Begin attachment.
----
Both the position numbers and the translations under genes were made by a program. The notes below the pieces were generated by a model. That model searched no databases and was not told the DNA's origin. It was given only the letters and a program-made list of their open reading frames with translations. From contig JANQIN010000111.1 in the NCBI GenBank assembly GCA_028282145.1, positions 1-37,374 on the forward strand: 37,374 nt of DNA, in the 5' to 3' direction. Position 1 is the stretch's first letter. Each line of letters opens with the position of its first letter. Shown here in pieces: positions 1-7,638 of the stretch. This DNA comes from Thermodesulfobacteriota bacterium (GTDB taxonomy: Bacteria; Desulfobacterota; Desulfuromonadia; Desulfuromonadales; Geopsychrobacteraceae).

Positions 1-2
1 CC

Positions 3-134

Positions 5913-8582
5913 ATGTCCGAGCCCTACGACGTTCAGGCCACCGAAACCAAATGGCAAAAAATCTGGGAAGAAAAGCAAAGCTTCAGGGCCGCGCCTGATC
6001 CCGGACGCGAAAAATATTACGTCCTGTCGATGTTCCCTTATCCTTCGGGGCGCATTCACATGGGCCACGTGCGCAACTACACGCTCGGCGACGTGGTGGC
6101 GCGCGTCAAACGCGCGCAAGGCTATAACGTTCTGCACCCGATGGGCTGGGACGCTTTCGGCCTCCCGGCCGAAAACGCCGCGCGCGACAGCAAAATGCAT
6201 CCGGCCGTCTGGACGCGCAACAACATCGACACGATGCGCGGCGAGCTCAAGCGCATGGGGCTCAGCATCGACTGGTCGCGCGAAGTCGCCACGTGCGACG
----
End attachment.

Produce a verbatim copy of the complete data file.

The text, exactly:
Both the position numbers and the translations under genes were made by a program. The notes below the pieces were generated by a model. That model searched no databases and was not told the DNA's origin. It was given only the letters and a program-made list of their open reading frames with translations. From contig JANQIN010000111.1 in the NCBI GenBank assembly GCA_028282145.1, positions 1-37,374 on the forward strand: 37,374 nt of DNA, in the 5' to 3' direction. Position 1 is the stretch's first letter. Each line of letters opens with the position of its first letter. Shown here in pieces: positions 1-7,638 of the stretch. This DNA comes from Thermodesulfobacteriota bacterium (GTDB taxonomy: Bacteria; Desulfobacterota; Desulfuromonadia; Desulfuromonadales; Geopsychrobacteraceae).

Positions 1-2
1 CC

Positions 3-134

Positions 5913-8582
5913 ATGTCCGAGCCCTACGACGTTCAGGCCACCGAAACCAAATGGCAAAAAATCTGGGAAGAAAAGCAAAGCTTCAGGGCCGCGCCTGATC
6001 CCGGACGCGAAAAATATTACGTCCTGTCGATGTTCCCTTATCCTTCGGGGCGCATTCACATGGGCCACGTGCGCAACTACACGCTCGGCGACGTGGTGGC
6101 GCGCGTCAAACGCGCGCAAGGCTATAACGTTCTGCACCCGATGGGCTGGGACGCTTTCGGCCTCCCGGCCGAAAACGCCGCGCGCGACAGCAAAATGCAT
6201 CCGGCCGTCTGGACGCGCAACAACATCGACACGATGCGCGGCGAGCTCAAGCGCATGGGGCTCAGCATCGACTGGTCGCGCGAAGTCGCCACGTGCGACG